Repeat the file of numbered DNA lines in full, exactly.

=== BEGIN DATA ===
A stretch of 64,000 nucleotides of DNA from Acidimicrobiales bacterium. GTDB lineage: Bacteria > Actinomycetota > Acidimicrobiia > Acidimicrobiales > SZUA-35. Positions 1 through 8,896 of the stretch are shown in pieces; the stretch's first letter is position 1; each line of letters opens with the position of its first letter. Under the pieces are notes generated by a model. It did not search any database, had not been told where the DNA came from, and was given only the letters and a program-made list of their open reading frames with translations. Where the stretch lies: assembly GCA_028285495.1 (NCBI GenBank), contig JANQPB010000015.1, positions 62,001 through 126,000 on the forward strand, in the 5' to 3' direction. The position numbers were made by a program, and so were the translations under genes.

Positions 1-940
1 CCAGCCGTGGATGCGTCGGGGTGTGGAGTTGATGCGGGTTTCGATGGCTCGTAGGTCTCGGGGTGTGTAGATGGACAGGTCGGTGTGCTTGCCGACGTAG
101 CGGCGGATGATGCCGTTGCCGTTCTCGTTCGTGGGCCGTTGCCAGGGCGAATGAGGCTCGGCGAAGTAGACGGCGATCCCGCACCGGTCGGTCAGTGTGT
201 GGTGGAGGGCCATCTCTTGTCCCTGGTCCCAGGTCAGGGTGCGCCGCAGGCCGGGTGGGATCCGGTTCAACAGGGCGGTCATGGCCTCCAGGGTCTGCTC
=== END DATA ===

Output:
A stretch of 64,000 nucleotides of DNA from Acidimicrobiales bacterium. GTDB lineage: Bacteria > Actinomycetota > Acidimicrobiia > Acidimicrobiales > SZUA-35. Positions 1 through 8,896 of the stretch are shown in pieces; the stretch's first letter is position 1; each line of letters opens with the position of its first letter. Under the pieces are notes generated by a model. It did not search any database, had not been told where the DNA came from, and was given only the letters and a program-made list of their open reading frames with translations. Where the stretch lies: assembly GCA_028285495.1 (NCBI GenBank), contig JANQPB010000015.1, positions 62,001 through 126,000 on the forward strand, in the 5' to 3' direction. The position numbers were made by a program, and so were the translations under genes.

Positions 1-940
1 CCAGCCGTGGATGCGTCGGGGTGTGGAGTTGATGCGGGTTTCGATGGCTCGTAGGTCTCGGGGTGTGTAGATGGACAGGTCGGTGTGCTTGCCGACGTAG
101 CGGCGGATGATGCCGTTGCCGTTCTCGTTCGTGGGCCGTTGCCAGGGCGAATGAGGCTCGGCGAAGTAGACGGCGATCCCGCACCGGTCGGTCAGTGTGT
201 GGTGGAGGGCCATCTCTTGTCCCTGGTCCCAGGTCAGGGTGCGCCGCAGGCCGGGTGGGATCCGGTTCAACAGGGCGGTCATGGCCTCCAGGGTCTGCTC